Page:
Wednesday, July 22, 2009

Stillwater: A Memoir of Boyhood Part 3

My Mom and I were sitting in the Westview Mall at the Woolworth’s lunch counter where they had that awesome grape pop bubbling away in some plastic vat and fairly palatable burgers. She said to me, “What do you want to go as for Hallowe’en.” Ever the freak, I looked around me and said, “A hotdog.” Never one to be daunted, Mom said, “OK.”
So, my dad, my brother, and my Mom got some chicken wire and formed a hotdog bun, my size from knee to neck. Then my Mom got some vinyl of a hot-doggish brown color. From this, she made a semi-elliptical skirt to my knees and a helmet, with eyes, of course. She covered the chicken wire with an old sheet that she died bun brown, and to make the edges authentic, she couldn’t spring for yellow paint, so we used French’s mustard. Nobody in our staid British family ate anything as spicy as French’s mustard except my bro, so he was SOL and Mom used up the jar. Right before we had to go to the town hall for the Halloween, she slathered my sides with French’s. Naturally, with any sort of mask, you lose a certain portion of your vision and with this mask a major portion. Also, because of the vinyl hood, hearing was highly impaired as well. Still, Mom, God bless her, had given me what I wanted, despite the patent absurdity of the concept.
Proud as Punch, I waddled out to the car and everyone got in. But me. This was a problem we had not considered. I could not bend, plus I was massive. I believe, because of the masses of French’s mustard that I was wearing, someone fetched a tarpaulin and covered the back seat. Then my brother and father tipped me over and, getting French’s mustard all over their shirts, loaded me horizontally in the back of the 1960 green Ford Mercury Montclair.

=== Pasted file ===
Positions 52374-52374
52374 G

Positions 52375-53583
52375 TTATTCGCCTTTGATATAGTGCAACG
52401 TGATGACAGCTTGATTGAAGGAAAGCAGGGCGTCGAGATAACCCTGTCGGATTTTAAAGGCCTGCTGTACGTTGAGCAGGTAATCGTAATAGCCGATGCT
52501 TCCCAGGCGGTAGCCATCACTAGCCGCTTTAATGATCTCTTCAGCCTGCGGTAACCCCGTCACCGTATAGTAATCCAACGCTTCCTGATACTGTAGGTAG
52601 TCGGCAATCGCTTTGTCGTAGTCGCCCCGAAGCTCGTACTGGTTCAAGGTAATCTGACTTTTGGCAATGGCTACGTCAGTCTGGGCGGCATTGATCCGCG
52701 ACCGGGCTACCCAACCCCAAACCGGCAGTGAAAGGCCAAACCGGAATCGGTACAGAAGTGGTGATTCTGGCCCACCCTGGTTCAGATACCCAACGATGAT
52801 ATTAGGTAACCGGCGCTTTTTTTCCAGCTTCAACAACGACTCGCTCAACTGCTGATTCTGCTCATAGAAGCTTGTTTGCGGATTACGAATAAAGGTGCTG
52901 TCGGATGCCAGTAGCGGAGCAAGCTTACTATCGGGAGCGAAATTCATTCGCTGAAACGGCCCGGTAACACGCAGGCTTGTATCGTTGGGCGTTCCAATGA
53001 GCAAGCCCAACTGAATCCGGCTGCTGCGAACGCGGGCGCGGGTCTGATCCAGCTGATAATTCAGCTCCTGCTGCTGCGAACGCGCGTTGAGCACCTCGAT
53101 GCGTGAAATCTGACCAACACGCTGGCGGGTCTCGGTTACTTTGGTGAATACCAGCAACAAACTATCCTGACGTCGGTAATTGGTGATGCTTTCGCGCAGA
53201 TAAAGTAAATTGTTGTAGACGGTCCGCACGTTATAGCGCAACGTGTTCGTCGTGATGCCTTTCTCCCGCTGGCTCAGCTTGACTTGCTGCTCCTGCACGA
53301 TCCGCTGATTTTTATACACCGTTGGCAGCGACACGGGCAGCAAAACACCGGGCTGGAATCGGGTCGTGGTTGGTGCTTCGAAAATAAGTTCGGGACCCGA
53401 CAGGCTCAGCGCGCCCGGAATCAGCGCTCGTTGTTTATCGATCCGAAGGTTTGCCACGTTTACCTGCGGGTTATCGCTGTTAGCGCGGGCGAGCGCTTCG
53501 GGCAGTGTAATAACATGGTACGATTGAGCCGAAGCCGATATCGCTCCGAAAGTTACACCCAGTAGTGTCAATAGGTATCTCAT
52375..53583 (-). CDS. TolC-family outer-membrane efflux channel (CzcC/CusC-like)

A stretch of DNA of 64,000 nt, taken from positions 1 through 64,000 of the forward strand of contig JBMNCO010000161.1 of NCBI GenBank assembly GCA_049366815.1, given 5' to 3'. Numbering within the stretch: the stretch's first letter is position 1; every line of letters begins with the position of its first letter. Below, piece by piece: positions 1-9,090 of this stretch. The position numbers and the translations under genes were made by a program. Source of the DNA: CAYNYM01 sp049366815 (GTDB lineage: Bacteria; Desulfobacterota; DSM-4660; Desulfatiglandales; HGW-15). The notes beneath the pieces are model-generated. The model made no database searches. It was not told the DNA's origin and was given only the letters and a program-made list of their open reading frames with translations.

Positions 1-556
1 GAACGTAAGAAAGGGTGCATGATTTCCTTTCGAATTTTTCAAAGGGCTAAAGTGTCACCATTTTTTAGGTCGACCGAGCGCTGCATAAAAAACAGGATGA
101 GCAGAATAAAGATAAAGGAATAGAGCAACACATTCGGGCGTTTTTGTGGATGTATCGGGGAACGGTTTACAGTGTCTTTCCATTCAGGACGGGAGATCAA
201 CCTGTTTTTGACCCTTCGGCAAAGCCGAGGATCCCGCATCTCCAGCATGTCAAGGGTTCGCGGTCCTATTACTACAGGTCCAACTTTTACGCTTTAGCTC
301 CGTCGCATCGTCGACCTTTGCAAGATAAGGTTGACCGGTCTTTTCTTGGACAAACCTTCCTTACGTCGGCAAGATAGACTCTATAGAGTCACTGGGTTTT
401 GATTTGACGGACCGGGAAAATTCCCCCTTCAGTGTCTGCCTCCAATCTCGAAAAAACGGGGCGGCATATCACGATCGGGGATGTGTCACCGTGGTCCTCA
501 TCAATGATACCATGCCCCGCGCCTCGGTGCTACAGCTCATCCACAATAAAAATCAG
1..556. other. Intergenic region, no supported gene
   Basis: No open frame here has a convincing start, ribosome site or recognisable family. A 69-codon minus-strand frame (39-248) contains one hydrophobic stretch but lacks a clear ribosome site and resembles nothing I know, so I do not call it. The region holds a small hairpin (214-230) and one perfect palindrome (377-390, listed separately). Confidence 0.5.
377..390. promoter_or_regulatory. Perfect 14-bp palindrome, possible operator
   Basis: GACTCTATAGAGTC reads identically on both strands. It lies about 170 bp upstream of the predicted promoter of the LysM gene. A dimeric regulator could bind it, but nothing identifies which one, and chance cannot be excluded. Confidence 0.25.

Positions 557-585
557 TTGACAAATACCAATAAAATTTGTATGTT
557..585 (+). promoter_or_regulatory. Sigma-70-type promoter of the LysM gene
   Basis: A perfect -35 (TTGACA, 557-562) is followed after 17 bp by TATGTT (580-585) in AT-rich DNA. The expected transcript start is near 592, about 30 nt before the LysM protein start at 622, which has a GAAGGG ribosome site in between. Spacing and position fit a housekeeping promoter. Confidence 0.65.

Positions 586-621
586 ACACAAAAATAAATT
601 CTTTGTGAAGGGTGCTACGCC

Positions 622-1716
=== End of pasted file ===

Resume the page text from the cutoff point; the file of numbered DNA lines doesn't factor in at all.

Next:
The ride to the town hall was reminiscent of Edgar Poe’s Premature Burial. I couldn’t see, hear or move. And I was particularly concerned that my chicken wire exoskeleton was denting out of bun perfection.
Eventually, we got there and I was unloaded in complete indignity, rather like a log being pulled off the greenchain. So, thus discombobulated, with only the most rudimentary vision and virtually no hearing, I went in to the gala event.
Of course nobody recognized me and I couldn’t eat or drink anything, so I just wobbled around. Some girl kept coming up and trying to be lovey-dovey to me and I kept telling her to leave me alone. It was the next day that my parents told me that the girl was my friend Reg. I don’t know if Reg carried on with his cross-dressing practice in later life, but he certainly had talent.
Then there was the judging of the costumes. I couldn’t tell this was going on as I was deaf and half blind, but someone shoved me in a ring and I shambled around in circles. The system was that they would call you out as you were eliminated, but since I was effectively removed from communication with the rest of the world, someone eventually had to grab me by the shoulders and lead me away from the competition. I hope the fkr still smells of French’s mustard to this day.
To say that the hot dog-costume episode was a disaster would be understatement. I eventually got removed from the iron-lung-like apparatus so I could enjoy the party. But, I was one tuckered little cowboy by then and all I wanted to do was go home to bed and take comfort with Lambert my lion.

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